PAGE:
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C 310/18 EN Official Journal of the European Communities 9. 10.


Answer given by Mrs Bjerregaard on behalf of the Commission

(31 March 1998)

It is generally agreed that spent nuclear fuel should be regarded as radioactive waste if no further use is foreseen
for it. Usually, when it is sent for reprocessing it is with the objective of recovering the uranium and plutonium
for further use (recycling) and minimizing the volume of what must be treated as high-level waste. If a decision is
taken before sending the spent fuel to reprocessing that none of the products will be used, then regarding the fuel
as waste and its reprocessing as a step in the waste management process would be in line with the new joint
convention on the safety of spent fuel management and the safety of radioactive waste management.

The inventory of separated plutonium in the United Kingdom is growing, though it should be noted that not all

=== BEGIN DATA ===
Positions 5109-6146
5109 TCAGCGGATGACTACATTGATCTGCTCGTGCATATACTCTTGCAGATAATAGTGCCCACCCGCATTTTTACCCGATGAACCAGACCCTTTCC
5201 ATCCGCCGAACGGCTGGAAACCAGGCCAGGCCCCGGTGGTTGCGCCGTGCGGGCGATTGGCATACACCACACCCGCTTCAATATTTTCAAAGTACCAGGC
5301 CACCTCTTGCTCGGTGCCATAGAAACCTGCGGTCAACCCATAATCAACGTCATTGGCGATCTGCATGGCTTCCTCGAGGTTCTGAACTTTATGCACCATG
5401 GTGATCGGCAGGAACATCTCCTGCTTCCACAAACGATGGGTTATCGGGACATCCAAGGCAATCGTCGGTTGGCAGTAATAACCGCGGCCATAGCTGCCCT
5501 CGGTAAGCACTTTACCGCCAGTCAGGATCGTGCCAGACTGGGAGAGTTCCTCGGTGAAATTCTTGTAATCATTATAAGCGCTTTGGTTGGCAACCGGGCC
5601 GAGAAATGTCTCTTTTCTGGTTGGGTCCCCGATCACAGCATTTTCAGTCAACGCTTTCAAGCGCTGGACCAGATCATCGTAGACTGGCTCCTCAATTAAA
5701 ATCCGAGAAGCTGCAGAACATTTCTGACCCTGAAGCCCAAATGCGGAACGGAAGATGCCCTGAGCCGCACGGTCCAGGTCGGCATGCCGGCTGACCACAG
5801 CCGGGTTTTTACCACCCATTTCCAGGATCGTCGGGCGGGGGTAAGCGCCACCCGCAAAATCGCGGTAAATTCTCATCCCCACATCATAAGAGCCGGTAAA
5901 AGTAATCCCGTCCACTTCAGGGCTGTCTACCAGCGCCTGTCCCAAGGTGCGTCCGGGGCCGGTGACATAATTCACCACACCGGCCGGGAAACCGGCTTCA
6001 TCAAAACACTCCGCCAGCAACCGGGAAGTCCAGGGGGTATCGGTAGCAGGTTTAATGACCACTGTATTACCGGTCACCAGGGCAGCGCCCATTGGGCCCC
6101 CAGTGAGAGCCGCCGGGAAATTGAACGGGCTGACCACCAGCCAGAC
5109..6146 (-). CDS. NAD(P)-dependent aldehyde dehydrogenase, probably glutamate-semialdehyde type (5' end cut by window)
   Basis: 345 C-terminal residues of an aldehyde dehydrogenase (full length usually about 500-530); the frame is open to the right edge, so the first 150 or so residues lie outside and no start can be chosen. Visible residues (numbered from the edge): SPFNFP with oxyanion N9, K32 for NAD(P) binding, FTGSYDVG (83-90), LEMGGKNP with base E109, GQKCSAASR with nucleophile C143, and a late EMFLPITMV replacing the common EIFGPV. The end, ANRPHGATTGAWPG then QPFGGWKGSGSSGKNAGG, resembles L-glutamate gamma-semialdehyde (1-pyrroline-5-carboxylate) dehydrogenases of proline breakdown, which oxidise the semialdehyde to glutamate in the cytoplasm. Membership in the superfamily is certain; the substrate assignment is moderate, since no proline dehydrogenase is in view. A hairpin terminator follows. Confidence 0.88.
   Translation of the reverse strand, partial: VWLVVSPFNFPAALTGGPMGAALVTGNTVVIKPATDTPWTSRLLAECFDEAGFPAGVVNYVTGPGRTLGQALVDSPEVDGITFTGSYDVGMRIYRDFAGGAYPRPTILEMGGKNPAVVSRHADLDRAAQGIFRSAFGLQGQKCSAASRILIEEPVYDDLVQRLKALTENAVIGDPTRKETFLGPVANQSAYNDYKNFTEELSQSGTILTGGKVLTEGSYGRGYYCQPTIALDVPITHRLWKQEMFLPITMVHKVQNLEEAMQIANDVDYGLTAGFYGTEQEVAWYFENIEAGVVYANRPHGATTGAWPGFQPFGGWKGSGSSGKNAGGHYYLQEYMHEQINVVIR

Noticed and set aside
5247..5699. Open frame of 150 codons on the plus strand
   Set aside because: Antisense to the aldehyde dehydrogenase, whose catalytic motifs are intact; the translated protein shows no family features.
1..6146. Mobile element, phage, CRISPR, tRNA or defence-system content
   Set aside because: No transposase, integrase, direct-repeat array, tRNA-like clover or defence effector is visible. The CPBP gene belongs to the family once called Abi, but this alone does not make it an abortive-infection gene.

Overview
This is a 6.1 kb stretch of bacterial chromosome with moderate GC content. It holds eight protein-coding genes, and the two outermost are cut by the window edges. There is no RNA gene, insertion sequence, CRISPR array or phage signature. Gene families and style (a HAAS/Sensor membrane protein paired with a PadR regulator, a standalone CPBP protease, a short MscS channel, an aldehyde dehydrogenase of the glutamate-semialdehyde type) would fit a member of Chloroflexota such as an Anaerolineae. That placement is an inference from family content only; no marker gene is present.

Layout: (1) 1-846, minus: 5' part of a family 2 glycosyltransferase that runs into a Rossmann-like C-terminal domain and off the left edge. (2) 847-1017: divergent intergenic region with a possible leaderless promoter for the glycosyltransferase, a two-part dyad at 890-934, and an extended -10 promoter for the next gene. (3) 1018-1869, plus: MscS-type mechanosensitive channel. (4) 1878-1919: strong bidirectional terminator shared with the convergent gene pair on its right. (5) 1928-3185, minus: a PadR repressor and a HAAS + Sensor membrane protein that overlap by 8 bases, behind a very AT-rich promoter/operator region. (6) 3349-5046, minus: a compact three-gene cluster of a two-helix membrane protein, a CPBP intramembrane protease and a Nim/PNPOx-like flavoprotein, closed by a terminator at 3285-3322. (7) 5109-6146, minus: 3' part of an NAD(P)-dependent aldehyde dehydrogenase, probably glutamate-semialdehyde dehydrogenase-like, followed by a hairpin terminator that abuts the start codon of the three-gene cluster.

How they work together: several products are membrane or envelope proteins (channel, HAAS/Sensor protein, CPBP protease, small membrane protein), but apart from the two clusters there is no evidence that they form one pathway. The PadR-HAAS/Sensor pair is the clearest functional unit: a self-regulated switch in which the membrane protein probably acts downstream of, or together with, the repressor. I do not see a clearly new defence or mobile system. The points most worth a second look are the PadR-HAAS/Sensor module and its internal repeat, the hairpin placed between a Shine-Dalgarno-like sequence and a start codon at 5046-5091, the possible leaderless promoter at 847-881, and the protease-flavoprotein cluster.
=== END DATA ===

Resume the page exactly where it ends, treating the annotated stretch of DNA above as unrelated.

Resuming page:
this plutonium belongs to the United Kingdom but to the companies having their fuel reprocessed there.
Furthermore, not all of the spent fuel from reactors in the United Kingdom is scheduled for reprocessing.
Plutonium at Sellafield, irrespective of ownership, is stored safely and securely. In addition, a new mixed oxide
(Mox) fuel fabrication facility has been built which will use the plutonium from the reprocessing operations and
return it to customers in the form of new fuel.

In some Member States the policy is to treat all spent nuclear fuel as waste and to dispose of it directly without
reprocessing. However, in other Member States the policy is to reprocess the spent fuel with a view to recycling
the recovered plutonium and uranium. Continuing use of reprocessing facilities, such as those at Sellafield
(United Kingdom) and La Hague (France), will be needed by those choosing to follow the latter management